The TCC was synthesized by standard solid-phase coupling methodologies and dissolved in PBS for conjugation and immunizations (Biosynthesis Inc., Lewiston, TX). To increase serum half-life, the alpha N-terminal lysine was acetylated and used without de-protection. Keyhole limpet hemocyanin (KLH) was purchased from Sigma-Aldrich (St. Louis, MO) and resuspended according to the manufacturer's protocol. The Nic-6-HA hapten, which contains hexanoic acid at the 6-position of the nicotine pyridine ring, was synthesized using nicotine modified by bromination (Medchem Source, Federal Way WA), followed by coupling to the hexanoic acid w-alkynyl ester, reduction to the alkane, and deprotection to the free acid. The N-hydroxysuccinimide (NHS) ester of Nic-6-HA was synthesized in anhydrous methanol containing 1.3 equivalents each of NHS (dissolved in anhydrous DMF) and N-(3-dimethylaminopropyl)-N′-ethylcarbodiimide hydrochloride (EDC; dissolved in anhydrous ethanol). After 45 min at room temperature, the solution was adjusted to 10 mM DTT (dissolved in anhydrous ethanol) and incubated for 5 min at room temperature to inactivate excess EDC. Increasing molar equivalents of (Nic-6-HA)-NHS ester were added to TCC or KLH and incubated for 30 min at room temperature. TCC-nic was desalted into PBS using Bio-Gel P2 polyacrylamide resin (800–1,800 MW fractionation range; Bio-Rad Laboratories, Inc. Hercules, CA), and KLH-Nic was desalted into PBS +0.75 M NaCl using 7,000 MWCO Zebra spin columns (Thermo Fisher Scientific, Rockford, IL). Previous studies have shown an excellent correlation between UV spectroscopy and mass spectrometry based hapten quantification methods , , so after desalting, the UV absorbance of the TCC-Nic peptides were measured from 220–320 nm. Nicotine conjugation to each carrier was quantified as previously described , using extinction coefficients at A280 nm calculated by the ProtParam software program  for the hapten carriers (e.g. 25,440 M−1 cm−1 at 280 nm and 20,274 M−1 cm−1 at 264 nm for the TCC peptide), and a molar extinction coefficient of 2,959 M−1 cm−1 for nicotine-6-HA at 264 nm and 270 M−1 cm−1 at 280 nm. Thus, to calculate the average nicotine:TCC peptide molar ratios, the absorbance of TCCnic was measured at 264 and 280 nm and the values inserted into the equation described by Hamblett et al. . For example, the TCC peptide had an A264:A280 ratio of 3.94, so the calculated nicotine peptide ratio would be:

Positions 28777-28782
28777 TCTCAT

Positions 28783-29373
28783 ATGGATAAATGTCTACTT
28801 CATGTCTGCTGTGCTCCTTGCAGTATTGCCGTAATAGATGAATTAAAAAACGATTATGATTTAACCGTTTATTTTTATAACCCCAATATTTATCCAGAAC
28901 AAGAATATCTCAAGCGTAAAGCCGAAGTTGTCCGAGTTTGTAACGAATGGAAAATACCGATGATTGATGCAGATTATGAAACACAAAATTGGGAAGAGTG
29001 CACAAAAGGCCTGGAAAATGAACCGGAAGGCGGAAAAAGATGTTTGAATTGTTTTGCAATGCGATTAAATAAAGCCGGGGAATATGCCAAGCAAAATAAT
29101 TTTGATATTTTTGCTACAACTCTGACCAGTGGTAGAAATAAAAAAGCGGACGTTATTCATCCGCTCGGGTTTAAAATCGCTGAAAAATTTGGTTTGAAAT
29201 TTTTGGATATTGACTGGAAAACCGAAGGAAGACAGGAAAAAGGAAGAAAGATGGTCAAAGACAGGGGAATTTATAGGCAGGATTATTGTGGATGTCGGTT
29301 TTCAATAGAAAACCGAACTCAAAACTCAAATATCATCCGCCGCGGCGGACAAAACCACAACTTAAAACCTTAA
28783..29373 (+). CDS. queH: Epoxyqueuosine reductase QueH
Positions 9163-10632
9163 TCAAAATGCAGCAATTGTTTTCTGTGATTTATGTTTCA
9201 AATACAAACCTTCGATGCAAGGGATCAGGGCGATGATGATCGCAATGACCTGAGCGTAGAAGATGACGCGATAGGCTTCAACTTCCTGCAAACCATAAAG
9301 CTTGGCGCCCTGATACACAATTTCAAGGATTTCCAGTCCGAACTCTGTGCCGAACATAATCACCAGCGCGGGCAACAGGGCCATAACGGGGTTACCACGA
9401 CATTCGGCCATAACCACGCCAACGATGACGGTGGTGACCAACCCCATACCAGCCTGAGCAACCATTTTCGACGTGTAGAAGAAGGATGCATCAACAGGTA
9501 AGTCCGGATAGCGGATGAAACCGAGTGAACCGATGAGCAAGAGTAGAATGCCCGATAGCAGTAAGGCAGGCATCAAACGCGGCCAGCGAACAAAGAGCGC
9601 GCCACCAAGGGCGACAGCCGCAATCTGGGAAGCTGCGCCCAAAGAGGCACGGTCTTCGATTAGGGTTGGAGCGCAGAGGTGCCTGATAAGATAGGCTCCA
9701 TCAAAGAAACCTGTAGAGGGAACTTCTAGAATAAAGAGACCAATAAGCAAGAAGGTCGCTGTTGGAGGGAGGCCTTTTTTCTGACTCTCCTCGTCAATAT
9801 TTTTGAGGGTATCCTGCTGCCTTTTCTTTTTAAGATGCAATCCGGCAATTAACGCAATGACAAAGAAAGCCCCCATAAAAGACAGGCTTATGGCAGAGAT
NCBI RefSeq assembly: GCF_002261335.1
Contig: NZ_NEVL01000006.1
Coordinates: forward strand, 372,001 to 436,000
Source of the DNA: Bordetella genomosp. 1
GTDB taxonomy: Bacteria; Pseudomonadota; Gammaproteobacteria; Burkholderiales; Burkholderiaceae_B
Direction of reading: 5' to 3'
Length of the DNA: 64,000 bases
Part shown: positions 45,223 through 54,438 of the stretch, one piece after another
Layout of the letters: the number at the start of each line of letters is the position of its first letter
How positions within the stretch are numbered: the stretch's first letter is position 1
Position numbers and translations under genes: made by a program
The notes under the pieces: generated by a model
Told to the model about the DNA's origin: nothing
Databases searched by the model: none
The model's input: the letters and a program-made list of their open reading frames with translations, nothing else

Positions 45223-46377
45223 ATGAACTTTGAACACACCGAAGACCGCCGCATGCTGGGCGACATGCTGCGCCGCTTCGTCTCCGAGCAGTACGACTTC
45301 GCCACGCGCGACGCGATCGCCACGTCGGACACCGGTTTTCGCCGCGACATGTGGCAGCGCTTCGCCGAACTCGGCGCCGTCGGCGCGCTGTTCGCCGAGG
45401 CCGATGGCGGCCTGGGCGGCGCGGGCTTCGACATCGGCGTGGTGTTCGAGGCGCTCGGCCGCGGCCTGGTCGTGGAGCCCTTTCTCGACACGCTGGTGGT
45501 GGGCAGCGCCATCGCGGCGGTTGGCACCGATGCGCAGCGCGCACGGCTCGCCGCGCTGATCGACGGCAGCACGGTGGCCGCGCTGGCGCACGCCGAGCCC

Prior to immunizations, all antigens were processed with the ToxinEraser Endotoxin Removal Kit (GenScript, Piscataway, NJ) according to the manufacturer's protocol.
Female C57BL/6 mice (The Jackson Laboratory, Bar Harbor ME) were maintained under pathogen-free conditions and all experimental protocols were conducted in accordance with the guidelines of the Infectious Disease Research Institute (IDRI, Seattle WA). The hapten-conjugated TCC and KLH carriers were combined on the day of immunization with either a 1∶1 dilution of 40 mg/ml Imject Alum Adjuvant (Thermo Scientific, Rockford, IL) or with GLA-SE containing 5 ug of the synthetic TLR4 agonist, GLA, which is formulated in a final 2% oil-in-water stable emulsion . Mice were injected with 50 ul in each hind quadriceps muscle (100 ul final volume) on days 0, 14, 131 and serum was collected on days 14, 28, 82, 138, and 160 for measuring nicotine-specific Ab responses.
Anti-nicotine IgG ELISA
Anti-nicotine antibodies were quantified by ELISA using standard methods for endpoint titer determinations. A BSA-nic coating reagent was synthesized as described above using 100 molar equivalents of the Nic-6-HA-NHS ester. The spectrophotometric assay showed 32 of 34 lysines conjugated to nicotine. ELISA plates (NUNC) were incubated at 4°C overnight with BSA-Nic in 1X PBS (100 ng/well), blocked with 200 µL of 1X PBS +0.05%, v/v, Tween 20, 3% BSA at room temperature for 1 h and then washed 4x with 1X PBS +0.05%, v/v, Tween 20. Serial 10-fold dilutions of naïve and immunized mouse sera were prepared in blocking buffer and 100 ul of the samples were incubated in the ELISA plate for 1 hour. After washing, plates were incubated with rat anti-mouse IgG-HRP (Southern Biotech, New Orleans, LA) for 1 hour, washed and incubated with 100 µl of SureBlue TMB Microwell Peroxidase Substrate (KPL, Inc., Gaithersburg, MD) for 20 min. Development was stopped by adding 100 µl of TMB Stop solution (KPL, Inc., Gaithersburg, MD) and absorbance was measured at 450 nm with an automated plate reader to quantify HRP activity. Endpoint titer values were calculated as previously described .
IgG Affinity by Competition ELISA
ELISA plates were coated with BSA-nic at 100 picograms per well in 1X PBS, incubated overnight at 4°C, and blocked as previously described. Mouse serum samples were diluted in blocking buffer to achieve absorbance values of approximately 1.0–1.5 at 450 nm following the HRP development assay. The antibody dilution used resulted in less than 5% of the nicotine specific IgG removed from the equilibrium solution (data not shown); Nicotine (Sigma-Aldrich, St. Louis, MO) was serially diluted from 0.0002–200 µM in blocking buffer. Equal volumes (50 µL) of diluted sera and nicotine were combined and incubated for 1 h at room temperature until equilibrium was reached. Serum/nicotine mixtures were added (100 µL/well) to the nicotine-BSA coated plates. The plates were incubated for 1 hour at room temperature and then washed as before. Thereafter, detection of antibody binding proceeded as outlined above for anti-nicotine antibody ELISA. Data were transformed according to the method of Friguet et al.  with the correction factor applied for bivalent IgG antigen binding described by Stevens et al. . The Kd's determined by solid phase methodologies like competitive ELISA are relative values that may not be comparable to the absolute Kd values measured in solution by equilibrium dialysis.